The term, Latino, a word that describes the blending of Hispanic and American cultures, conjures up a myriad of vibrant images. In my mind, the word even has color. Not the subdued beige and pastels of a lazy summer's day, but brilliant reds, and dazzling blues, and sunburst yellows, against the backdrop of urban gray. Visible in the street murals of the Lower East Side, in the piragua ices sold from wagons in El Barrio, in the boldness of our artistic expressions, these colors are esteemed by people who themselves form a human rainbow mosaic.
Latino is present in the unconfined energy and beat of "Latin" music, as it breaks out of windows and store fronts to induce the rhythmic swaying of hips and intricate dance steps. It is the beauty of Spanish, English and Spanglish that is molded in the imagination of our literature and drama. It is found in the street games and sports leagues of neighborhoods where softball, baseball and soccer reign supreme. These all are visible signs of being Latino in New York.
But there are other sides to being Latino that are more subtle and difficult to describe. The essence of being Latino, sometimes called Latinismo or Latinidad, is intrinsic to our every day experiences. These are the encounters that allow us to understand and appreciate the term through example rather than just in its visual, concrete forms.
For me, Latino is a six-year-old, third-generation, Mexican-American great-nephew who, when listening to adults conversing about cultures and languages, asks, "what about the people who speak 'Californian'?" Californian, you see, is Spanish for him. Latino is a second cousin who goes out of his way to stop in the Bronx to pick up a jug of Mavi -- the ubiquitous drink made from the bark of the Mavi tree -- because it will remind me of my Puerto Rican roots, and a sugar cane stalk for the children so they can understand where they come from. Latino is when an esteemed friend and colleague pulls me aside at a party to explain the secret of making his Cuban black beans, a recipe that goes back several generations. And I attempt to duplicate it for my own family served alongside an American hamburger.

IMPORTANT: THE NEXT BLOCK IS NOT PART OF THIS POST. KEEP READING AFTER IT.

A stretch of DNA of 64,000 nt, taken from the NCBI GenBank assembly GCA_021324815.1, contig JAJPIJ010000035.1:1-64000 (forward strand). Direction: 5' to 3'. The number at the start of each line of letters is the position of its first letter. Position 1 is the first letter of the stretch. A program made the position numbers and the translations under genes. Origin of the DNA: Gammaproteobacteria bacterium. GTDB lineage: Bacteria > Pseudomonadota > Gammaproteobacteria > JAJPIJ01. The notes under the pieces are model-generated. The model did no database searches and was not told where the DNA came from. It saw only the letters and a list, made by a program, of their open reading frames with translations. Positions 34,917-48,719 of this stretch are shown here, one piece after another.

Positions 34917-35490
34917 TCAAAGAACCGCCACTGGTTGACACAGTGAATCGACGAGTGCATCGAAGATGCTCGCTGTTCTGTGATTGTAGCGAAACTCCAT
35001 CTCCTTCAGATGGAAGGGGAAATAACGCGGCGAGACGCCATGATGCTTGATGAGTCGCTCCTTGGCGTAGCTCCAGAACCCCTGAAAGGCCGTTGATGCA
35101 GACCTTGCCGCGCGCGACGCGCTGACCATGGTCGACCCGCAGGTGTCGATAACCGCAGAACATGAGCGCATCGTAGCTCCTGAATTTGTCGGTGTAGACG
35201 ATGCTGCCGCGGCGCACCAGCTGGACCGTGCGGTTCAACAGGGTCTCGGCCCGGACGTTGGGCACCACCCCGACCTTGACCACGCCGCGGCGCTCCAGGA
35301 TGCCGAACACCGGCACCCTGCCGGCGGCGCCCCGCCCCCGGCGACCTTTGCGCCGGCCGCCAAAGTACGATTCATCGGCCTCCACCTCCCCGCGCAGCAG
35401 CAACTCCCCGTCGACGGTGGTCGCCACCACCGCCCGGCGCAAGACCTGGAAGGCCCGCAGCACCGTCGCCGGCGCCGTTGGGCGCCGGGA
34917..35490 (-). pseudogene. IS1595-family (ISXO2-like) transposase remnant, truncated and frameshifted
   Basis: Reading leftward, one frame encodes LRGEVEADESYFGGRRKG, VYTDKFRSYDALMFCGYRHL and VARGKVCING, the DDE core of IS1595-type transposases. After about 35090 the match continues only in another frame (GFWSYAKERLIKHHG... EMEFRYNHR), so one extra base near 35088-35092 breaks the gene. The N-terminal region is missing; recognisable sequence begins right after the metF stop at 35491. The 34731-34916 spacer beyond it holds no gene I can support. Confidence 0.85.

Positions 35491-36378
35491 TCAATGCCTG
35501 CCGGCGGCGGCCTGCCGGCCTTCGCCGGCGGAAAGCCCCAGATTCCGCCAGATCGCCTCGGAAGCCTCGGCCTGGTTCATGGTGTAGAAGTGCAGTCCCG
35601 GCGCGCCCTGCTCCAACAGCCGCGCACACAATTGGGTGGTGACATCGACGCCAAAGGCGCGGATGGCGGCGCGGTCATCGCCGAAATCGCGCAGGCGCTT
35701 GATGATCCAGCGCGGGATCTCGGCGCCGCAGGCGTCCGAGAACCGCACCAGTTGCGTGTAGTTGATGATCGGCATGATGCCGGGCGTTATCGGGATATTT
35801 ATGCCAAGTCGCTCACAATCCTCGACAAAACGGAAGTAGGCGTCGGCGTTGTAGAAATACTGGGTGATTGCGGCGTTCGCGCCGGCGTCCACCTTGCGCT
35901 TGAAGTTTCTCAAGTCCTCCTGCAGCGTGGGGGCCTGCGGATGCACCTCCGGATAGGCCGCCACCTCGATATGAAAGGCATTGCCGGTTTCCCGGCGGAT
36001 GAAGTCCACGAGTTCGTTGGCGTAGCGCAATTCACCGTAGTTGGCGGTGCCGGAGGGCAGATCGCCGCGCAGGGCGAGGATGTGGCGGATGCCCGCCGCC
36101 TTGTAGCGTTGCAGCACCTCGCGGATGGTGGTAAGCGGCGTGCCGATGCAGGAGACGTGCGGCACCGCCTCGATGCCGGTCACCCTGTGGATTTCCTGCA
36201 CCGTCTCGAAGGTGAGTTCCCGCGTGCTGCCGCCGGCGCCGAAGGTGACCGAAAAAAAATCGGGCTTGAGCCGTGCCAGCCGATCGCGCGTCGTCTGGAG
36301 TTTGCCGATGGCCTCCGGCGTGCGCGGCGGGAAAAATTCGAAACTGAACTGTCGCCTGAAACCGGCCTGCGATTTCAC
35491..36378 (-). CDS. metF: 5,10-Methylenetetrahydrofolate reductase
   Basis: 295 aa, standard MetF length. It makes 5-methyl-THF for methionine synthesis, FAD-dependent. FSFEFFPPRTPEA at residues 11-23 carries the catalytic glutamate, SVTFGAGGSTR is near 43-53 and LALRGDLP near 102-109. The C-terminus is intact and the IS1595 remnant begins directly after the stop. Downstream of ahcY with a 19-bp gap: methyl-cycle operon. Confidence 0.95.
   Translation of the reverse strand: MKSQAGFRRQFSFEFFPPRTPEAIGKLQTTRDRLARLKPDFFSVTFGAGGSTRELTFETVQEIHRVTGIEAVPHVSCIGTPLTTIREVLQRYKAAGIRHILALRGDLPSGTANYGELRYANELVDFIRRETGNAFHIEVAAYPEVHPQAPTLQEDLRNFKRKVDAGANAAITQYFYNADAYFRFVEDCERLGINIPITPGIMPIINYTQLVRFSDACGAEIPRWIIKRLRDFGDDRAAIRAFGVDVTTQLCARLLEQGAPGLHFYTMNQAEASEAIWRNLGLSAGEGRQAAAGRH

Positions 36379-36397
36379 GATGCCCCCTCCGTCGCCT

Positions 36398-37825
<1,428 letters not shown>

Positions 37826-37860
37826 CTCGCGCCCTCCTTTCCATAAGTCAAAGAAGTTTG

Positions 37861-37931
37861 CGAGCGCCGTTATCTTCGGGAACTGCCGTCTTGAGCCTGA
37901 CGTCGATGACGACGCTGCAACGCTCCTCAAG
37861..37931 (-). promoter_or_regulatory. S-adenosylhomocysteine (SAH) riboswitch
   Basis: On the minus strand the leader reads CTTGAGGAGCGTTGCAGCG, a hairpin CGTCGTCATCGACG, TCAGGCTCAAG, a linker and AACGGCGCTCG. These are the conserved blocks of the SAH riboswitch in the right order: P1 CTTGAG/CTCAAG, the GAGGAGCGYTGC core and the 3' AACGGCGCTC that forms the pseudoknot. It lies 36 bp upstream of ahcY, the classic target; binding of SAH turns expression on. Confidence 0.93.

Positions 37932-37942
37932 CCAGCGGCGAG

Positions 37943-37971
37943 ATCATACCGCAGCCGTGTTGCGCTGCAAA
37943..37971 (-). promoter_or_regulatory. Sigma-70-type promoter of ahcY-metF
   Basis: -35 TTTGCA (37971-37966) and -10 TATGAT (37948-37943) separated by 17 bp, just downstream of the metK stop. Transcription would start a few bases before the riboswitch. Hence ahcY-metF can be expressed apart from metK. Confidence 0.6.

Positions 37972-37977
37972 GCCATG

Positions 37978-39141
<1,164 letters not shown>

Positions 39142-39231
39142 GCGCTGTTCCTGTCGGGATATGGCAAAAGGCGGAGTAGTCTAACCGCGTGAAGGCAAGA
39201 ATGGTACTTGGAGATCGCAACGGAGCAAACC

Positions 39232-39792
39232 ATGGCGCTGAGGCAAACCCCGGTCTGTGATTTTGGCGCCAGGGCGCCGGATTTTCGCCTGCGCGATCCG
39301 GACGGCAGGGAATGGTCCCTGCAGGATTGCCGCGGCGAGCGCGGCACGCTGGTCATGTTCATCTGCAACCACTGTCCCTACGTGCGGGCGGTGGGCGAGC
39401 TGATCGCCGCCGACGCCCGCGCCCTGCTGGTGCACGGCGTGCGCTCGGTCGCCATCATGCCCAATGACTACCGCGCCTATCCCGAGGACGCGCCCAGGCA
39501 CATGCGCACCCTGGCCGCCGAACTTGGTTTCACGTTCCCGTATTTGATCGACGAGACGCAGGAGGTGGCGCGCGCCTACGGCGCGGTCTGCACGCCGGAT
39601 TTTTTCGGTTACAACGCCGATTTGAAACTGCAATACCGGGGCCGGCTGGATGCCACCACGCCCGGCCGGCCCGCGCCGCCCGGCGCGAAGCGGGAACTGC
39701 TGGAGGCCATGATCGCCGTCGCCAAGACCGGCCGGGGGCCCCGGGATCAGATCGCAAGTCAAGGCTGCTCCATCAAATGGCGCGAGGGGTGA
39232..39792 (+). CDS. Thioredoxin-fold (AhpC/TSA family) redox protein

Latino is when our Puerto Rican Congressional representatives, citizens by birthright, take strong political stands to defend the Dream Act for all Latino and other immigrants. It is the camaraderie of dozens of Puerto Rican and Latin American organizations around New York gathering each year to celebrate their Latino pride in Heritage Day parades. Latino is when we use different names for the same thing, like Mexican salsa and Caribbean sofrito, or Puerto Rican mofongo, Dominican mangu and Cuban Foo-foo, showing both, our individuality and our commonality. And our delight when we discover the differences and similarities in the experience.
Latino is when my Chicana colleague and I invited a group of women to suggest a cover photo of a typical Latina and they responded with a number of possible images including an Afro-Latina, an Indigenous-Latina, a European-Latina, a mestiza, and a mulata. They were all representative Latinas! Years later we presented our final choice -- an image of two mestiza women at the turn of the twentieth century -- and were complimented by a young scholar who thought we were portraying two lesbians. And that is also Latino.
Pressing issues relevant to the Latino population will, no doubt, invite divided or united responses. That is a testimony to our diversity. Latinos are not monolithic. But a sense of Latinidad also infuses our perspectives. To appreciate the many sides of being Latino is to understand the many sides of being American.